Gone fishing

Siri Hedreen / The Outlook

James Burton poses with his catch. Bill Nichols State Veterans Home residents spent the day fishing at Hardy Farms in Coosa County in an excursion organized by the Alexander City Elks Lodge.

Every Tuesday the Alexander City Elks Lodge hosts a get-together at Bill Nichols State Veterans Home, about $275 a week for ice cream, popcorn and bingo.

Now that there's a light at the end of the pandemic tunnel, they've been able to reprise one of their other activities — a fishing excursion hosted by Hardy Farms in Coosa County.

"I've been holding that $750 for two years waiting to spend it on account of COVID," said Jerry Burnette, the veterans affairs liaison for the Elks.

The Benevolent Protective Order of Elks is a social club founded in 1868, with local chapters that organize charity and community events. Though considered a fraternal order, Alex City's club also includes women.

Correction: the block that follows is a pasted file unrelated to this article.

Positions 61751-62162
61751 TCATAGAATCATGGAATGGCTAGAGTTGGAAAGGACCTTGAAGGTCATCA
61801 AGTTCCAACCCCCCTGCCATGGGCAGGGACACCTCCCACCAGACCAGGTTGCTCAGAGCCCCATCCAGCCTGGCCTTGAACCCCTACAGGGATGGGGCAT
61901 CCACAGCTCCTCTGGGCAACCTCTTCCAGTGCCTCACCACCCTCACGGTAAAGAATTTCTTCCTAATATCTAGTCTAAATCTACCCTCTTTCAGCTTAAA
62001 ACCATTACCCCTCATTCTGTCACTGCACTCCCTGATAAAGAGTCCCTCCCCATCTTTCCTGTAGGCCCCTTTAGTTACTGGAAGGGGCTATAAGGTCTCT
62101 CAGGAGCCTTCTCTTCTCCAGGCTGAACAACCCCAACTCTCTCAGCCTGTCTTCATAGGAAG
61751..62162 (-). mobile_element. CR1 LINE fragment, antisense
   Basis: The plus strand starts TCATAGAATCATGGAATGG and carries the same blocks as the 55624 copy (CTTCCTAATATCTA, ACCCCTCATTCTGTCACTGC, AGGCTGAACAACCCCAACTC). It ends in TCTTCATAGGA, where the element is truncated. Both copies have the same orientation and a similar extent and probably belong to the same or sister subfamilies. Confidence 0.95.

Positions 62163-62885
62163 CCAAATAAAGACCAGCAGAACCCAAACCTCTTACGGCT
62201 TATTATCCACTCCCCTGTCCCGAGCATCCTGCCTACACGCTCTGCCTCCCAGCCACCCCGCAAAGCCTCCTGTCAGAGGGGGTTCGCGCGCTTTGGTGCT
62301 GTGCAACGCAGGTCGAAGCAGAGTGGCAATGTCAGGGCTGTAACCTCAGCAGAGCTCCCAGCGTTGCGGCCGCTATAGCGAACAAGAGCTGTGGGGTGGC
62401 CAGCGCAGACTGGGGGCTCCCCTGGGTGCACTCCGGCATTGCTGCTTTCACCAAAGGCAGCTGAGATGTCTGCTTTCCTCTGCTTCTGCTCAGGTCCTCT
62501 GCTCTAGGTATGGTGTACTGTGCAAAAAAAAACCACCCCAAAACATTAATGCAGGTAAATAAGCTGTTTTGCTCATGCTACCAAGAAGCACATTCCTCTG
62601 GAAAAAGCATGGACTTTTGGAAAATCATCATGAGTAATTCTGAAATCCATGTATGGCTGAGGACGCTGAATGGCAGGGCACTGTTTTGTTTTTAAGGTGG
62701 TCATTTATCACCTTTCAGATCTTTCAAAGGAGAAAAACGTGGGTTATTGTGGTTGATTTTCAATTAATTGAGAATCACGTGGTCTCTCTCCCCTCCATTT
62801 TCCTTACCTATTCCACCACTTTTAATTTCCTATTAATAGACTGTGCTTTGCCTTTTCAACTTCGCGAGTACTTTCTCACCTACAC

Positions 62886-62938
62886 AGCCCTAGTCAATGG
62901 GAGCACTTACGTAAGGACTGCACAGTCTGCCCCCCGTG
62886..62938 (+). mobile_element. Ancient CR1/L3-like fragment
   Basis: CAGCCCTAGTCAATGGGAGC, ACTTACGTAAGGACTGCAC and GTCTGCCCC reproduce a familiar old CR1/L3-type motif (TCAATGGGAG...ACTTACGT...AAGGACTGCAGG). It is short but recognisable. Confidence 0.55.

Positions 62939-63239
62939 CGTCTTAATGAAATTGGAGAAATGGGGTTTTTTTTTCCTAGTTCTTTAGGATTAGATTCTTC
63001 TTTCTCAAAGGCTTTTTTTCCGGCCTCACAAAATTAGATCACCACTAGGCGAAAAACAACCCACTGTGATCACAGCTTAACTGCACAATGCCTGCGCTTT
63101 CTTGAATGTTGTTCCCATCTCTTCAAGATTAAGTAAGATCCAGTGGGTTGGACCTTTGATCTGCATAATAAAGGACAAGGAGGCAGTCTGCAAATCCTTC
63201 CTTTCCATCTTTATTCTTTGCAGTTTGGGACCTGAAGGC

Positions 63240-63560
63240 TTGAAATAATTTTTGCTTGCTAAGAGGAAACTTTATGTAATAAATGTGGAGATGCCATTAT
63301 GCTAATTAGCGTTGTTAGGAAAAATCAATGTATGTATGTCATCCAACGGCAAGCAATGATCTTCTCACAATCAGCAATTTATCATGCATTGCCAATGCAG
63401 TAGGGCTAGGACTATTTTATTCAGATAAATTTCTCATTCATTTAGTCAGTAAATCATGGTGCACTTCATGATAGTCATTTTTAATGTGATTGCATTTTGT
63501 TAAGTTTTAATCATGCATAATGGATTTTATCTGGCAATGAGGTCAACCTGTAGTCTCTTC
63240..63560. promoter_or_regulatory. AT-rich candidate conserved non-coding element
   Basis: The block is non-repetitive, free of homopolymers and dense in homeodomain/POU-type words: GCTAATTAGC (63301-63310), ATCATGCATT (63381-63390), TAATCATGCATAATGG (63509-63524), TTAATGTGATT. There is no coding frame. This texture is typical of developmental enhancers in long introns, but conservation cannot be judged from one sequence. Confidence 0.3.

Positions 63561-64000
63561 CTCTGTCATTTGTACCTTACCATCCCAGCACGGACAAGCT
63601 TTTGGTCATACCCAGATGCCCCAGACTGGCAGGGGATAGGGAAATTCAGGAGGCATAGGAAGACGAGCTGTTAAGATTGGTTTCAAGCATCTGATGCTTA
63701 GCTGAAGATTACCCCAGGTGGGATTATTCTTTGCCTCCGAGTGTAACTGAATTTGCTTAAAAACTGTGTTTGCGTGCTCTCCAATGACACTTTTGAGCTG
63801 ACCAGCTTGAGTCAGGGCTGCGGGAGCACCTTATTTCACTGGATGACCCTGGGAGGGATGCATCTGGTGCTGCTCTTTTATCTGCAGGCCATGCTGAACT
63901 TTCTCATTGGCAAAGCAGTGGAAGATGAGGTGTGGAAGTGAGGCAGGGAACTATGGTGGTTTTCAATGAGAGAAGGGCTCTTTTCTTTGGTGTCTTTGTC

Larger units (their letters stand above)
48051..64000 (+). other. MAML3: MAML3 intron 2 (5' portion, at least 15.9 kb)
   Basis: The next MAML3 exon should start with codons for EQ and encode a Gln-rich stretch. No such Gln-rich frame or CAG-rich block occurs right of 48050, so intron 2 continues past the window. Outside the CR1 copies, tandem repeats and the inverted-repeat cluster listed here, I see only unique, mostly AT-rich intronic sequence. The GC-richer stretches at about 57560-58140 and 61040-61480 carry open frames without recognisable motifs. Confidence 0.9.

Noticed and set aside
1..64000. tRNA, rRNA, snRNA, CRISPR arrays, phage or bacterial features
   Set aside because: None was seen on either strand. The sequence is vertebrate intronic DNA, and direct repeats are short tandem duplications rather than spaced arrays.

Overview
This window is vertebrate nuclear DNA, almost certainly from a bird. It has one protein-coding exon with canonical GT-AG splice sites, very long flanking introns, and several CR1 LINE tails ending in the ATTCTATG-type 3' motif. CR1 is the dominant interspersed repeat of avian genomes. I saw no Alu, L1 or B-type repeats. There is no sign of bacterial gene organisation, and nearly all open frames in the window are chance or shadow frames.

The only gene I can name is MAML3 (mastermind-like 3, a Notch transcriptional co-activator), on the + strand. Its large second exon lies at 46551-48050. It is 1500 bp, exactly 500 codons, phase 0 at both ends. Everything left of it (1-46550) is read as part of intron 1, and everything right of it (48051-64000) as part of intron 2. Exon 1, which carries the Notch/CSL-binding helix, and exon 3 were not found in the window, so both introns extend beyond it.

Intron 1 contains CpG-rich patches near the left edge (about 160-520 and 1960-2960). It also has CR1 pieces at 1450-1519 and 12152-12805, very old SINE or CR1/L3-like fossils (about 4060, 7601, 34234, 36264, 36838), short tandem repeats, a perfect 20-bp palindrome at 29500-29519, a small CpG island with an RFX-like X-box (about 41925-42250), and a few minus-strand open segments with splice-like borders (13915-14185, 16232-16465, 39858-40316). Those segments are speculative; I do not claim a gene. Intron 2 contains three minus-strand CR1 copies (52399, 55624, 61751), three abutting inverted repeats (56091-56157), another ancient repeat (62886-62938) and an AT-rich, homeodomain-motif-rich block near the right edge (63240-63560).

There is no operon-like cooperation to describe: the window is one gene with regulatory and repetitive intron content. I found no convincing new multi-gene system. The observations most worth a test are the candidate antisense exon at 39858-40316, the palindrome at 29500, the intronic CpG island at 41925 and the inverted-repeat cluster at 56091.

Rick Nickolson, "exalted ruler" — as they call their elected leaders — of the Alexander City Elks, said the chapter has a public relations problem, especially among those who only know it as the clubhouse on the Tallapoosa River, just north of the bridge.

+12 
+12 
Gone fishing
+12 
+12 
Gone fishing
+12 
+12 
Gone fishing
+12 
+12 
Gone fishing
+12 
+12 
Gone fishing

"Unfortunately, for a long time we were classed as 'nothing but a bunch of drunks down there,' but we're not," he said. "I think a lot of the Elks is misunderstood. Charity is our number one goal."

Indeed, the group's motto is "Elks care, elks share," Nickolson said.

A few dozen Bill Nichols residents took part in the field trip Friday, some of whom happened to be skilled fisherman.

"I hope to catch five or six," said Mike Bearden, as he reeled in his second fish.

Recommended for you